Fun Is an Essential Element of Existence
Ula Malko, psychologist, talks to Zofia Dubowska and Ewa Solarz
folders / Texts

Publication date: 10.03.2018

Zofia Dubowska: What is creativeness in a child’s life? What does a child experience in contact with various artistic materials?

Ula Malko:Children are constantly creating something. They have an inner need to check and experiment — they can create something from any material, as long as it’s malleable. Fun, and thus creating new situations, is an essential element of everyday life, but for a child to be able to explore, they must feel safe. When we take them to a workshop at a museum or to an exhibition, we need to ensure that they have a sense of freedom which fosters creativity.

For a child to create, it’s enough that they have paper, cardboard, clay, paints, or even mud. The less complex the material, the greater the field for experimentation. Child think in unconventional ways, before they learn the thought patterns that the average school often forces them into, they don’t know how they ‘should’ think. When we ask a three-year-old what a roll of paper can be used for, we find out it could be a telescope, a tunnel, a sword, a giant’s straw, basically anything.

ZD: Why do children play?

From the point of view of evolution — both of people and children — playing is necessary for development. All young animals go through a period of intense playing, primarily in order to develop reactions to unexpected, surprising situations. The higher developed the animals, the longer they play. Puppies jump at and bite each other, while pre-schoolers take on roles, repeatedly practicing various scenarios of everyday affairs: doctor’s visits, arguments with siblings, or unexpected friends’ visits. We often hear, ‘the child is only playing’, but during this time, they learn many things: overcoming difficulties, the properties of materials, taming difficult emotions, finding solutions to specific problems, as well as learning the reactions of others to their behaviour, discovering the laws of physics, such as gravity, and their or limitations. While they play, the child repeatedly changes the script: first they’re a fish, then a shark, and then an eagle or a plane. Each such change entails a transformation of the whole description of the situation, relations with other participants, as well as the rules. Imagination knows no limits.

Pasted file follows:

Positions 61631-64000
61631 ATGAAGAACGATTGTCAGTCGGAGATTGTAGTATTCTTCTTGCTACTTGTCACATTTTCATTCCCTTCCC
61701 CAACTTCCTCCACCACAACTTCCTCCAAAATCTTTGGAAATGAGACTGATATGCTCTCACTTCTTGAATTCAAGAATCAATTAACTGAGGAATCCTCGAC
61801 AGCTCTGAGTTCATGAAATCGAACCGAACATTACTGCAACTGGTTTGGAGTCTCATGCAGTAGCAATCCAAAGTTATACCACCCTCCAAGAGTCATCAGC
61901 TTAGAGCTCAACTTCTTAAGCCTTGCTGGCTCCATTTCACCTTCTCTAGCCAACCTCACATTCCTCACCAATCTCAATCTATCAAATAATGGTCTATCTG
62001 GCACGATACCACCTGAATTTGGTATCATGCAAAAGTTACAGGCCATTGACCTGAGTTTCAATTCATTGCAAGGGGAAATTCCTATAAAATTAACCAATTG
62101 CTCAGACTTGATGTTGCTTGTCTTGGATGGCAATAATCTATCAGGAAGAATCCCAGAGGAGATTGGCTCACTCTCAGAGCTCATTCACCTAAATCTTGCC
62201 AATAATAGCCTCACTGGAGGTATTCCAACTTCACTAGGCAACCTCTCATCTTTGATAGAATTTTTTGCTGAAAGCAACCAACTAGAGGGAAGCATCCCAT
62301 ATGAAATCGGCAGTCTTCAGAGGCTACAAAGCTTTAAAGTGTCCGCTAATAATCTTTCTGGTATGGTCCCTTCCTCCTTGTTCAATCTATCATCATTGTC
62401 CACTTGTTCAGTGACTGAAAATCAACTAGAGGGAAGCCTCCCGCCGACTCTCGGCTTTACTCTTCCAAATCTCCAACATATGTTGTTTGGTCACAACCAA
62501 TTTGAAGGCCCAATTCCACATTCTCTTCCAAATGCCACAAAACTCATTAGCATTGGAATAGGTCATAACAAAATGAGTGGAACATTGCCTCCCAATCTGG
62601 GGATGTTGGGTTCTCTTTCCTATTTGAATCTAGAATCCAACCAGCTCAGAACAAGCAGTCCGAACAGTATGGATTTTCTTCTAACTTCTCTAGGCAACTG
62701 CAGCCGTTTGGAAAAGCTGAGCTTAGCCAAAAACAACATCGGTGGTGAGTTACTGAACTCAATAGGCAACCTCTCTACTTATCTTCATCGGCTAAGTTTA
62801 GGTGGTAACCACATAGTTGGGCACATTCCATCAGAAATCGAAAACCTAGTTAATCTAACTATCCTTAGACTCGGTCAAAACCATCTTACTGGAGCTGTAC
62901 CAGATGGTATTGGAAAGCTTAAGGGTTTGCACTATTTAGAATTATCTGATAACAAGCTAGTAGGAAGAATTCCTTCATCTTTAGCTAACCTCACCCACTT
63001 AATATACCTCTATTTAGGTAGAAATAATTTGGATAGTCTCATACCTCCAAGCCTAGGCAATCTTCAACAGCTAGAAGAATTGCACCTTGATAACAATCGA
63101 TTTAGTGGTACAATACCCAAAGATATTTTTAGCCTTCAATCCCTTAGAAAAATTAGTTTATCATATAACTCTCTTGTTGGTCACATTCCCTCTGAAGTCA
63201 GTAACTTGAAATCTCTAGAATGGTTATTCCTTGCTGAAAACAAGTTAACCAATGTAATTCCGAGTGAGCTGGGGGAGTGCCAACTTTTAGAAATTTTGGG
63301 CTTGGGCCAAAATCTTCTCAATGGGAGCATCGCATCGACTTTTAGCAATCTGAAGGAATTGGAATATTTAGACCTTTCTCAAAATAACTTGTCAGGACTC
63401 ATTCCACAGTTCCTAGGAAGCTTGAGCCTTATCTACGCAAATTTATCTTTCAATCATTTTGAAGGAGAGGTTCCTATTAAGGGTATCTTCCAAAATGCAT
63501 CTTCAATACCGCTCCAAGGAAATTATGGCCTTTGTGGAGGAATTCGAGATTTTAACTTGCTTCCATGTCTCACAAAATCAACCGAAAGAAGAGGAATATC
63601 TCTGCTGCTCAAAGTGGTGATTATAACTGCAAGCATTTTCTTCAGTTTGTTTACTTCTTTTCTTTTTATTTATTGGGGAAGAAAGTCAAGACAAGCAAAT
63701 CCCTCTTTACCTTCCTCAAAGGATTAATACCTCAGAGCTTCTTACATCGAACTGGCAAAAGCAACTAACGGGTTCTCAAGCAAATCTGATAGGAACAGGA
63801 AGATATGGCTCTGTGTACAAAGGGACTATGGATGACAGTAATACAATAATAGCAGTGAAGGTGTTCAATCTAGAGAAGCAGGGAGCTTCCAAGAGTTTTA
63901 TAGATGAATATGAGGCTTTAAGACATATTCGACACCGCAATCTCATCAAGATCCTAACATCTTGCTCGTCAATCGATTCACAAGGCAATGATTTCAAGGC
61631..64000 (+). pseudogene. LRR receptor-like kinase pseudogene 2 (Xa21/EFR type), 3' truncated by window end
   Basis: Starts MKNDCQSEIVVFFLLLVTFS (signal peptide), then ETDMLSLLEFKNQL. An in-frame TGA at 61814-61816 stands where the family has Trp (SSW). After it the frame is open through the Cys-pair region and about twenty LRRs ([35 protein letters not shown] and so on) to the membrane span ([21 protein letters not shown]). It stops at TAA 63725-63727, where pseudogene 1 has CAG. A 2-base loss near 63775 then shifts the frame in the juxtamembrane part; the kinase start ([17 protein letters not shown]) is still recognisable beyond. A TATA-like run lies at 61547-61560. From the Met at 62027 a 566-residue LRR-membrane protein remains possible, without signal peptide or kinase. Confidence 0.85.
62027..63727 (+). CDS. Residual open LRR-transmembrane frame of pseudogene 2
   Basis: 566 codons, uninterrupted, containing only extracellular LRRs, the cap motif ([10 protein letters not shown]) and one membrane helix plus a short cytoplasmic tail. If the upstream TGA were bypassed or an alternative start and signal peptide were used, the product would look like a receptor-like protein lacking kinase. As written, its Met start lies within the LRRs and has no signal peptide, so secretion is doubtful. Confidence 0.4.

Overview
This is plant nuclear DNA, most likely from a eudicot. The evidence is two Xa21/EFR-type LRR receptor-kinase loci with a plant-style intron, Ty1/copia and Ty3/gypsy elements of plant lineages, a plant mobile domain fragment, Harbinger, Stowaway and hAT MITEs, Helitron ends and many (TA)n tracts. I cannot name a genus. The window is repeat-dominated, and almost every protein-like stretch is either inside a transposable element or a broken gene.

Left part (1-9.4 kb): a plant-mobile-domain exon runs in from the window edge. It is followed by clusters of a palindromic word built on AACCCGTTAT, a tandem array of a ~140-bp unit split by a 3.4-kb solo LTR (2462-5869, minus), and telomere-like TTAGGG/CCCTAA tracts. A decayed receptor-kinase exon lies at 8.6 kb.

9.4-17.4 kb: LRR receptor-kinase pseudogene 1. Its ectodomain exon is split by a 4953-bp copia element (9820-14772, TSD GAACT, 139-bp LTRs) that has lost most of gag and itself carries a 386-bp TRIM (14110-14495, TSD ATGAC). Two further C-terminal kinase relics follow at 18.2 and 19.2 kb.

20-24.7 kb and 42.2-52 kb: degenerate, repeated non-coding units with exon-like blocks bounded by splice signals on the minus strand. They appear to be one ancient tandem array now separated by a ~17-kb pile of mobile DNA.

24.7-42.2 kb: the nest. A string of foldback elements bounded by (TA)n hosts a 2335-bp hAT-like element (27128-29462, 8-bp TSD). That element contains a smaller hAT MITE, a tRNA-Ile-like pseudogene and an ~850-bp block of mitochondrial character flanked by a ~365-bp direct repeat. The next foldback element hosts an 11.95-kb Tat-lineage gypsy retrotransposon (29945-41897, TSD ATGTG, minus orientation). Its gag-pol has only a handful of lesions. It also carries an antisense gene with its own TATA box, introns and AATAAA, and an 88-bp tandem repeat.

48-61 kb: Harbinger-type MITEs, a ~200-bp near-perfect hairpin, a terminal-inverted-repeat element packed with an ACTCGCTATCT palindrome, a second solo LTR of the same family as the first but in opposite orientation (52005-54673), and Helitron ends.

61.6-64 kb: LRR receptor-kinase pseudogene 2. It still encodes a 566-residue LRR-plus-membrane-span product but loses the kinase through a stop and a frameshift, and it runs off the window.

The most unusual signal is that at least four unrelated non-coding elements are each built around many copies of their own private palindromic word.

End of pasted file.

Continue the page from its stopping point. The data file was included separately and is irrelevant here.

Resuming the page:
ZD: So the child acquires what in adult life is called creativity and flexibility?

Yes. While playing, the child learns flexibility, spontaneity, thinking outside the box and non-standard ways of problem solving.

ZD: Does it affect the child’s development whether they’re playing with mud, or where they get paints and crayons?

It doesn’t matter at all, although parents generally prefer that their son or daughter draw with crayons than play in the mud. It also happens that adults expect a strictly defined way of using artistic materials: when a child starts to build something out of the crayons or roll them around, sometimes the parent will say ‘crayons are for drawing, not for playing with’.

Another popular remark is ‘don’t play with your food’, but children examine their food, take it apart, because how else are they supposed to know that, say, a potato doesn’t have a pit inside? Before they put something in their mouth, they want to check the consistency of the material and its properties.

ZD: What inhibits this type of exploration when we are at an exhibition?